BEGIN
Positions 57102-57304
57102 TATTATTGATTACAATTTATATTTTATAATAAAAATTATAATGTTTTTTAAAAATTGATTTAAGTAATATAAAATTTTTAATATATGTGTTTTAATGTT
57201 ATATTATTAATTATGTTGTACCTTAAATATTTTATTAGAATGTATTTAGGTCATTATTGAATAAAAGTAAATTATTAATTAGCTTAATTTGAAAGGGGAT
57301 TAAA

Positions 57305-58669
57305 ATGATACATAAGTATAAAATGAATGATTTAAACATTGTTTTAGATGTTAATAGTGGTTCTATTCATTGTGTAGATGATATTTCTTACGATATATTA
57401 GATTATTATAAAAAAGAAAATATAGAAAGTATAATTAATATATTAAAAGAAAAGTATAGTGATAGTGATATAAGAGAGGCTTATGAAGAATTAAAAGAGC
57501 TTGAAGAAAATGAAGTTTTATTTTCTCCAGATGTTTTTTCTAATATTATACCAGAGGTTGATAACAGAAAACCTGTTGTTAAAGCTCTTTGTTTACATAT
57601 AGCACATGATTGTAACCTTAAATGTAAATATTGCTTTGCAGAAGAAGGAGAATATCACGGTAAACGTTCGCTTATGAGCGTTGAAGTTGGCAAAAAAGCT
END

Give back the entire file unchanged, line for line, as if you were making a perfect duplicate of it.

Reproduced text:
Positions 57102-57304
57102 TATTATTGATTACAATTTATATTTTATAATAAAAATTATAATGTTTTTTAAAAATTGATTTAAGTAATATAAAATTTTTAATATATGTGTTTTAATGTT
57201 ATATTATTAATTATGTTGTACCTTAAATATTTTATTAGAATGTATTTAGGTCATTATTGAATAAAAGTAAATTATTAATTAGCTTAATTTGAAAGGGGAT
57301 TAAA

Positions 57305-58669
57305 ATGATACATAAGTATAAAATGAATGATTTAAACATTGTTTTAGATGTTAATAGTGGTTCTATTCATTGTGTAGATGATATTTCTTACGATATATTA
57401 GATTATTATAAAAAAGAAAATATAGAAAGTATAATTAATATATTAAAAGAAAAGTATAGTGATAGTGATATAAGAGAGGCTTATGAAGAATTAAAAGAGC
57501 TTGAAGAAAATGAAGTTTTATTTTCTCCAGATGTTTTTTCTAATATTATACCAGAGGTTGATAACAGAAAACCTGTTGTTAAAGCTCTTTGTTTACATAT
57601 AGCACATGATTGTAACCTTAAATGTAAATATTGCTTTGCAGAAGAAGGAGAATATCACGGTAAACGTTCGCTTATGAGCGTTGAAGTTGGCAAAAAAGCT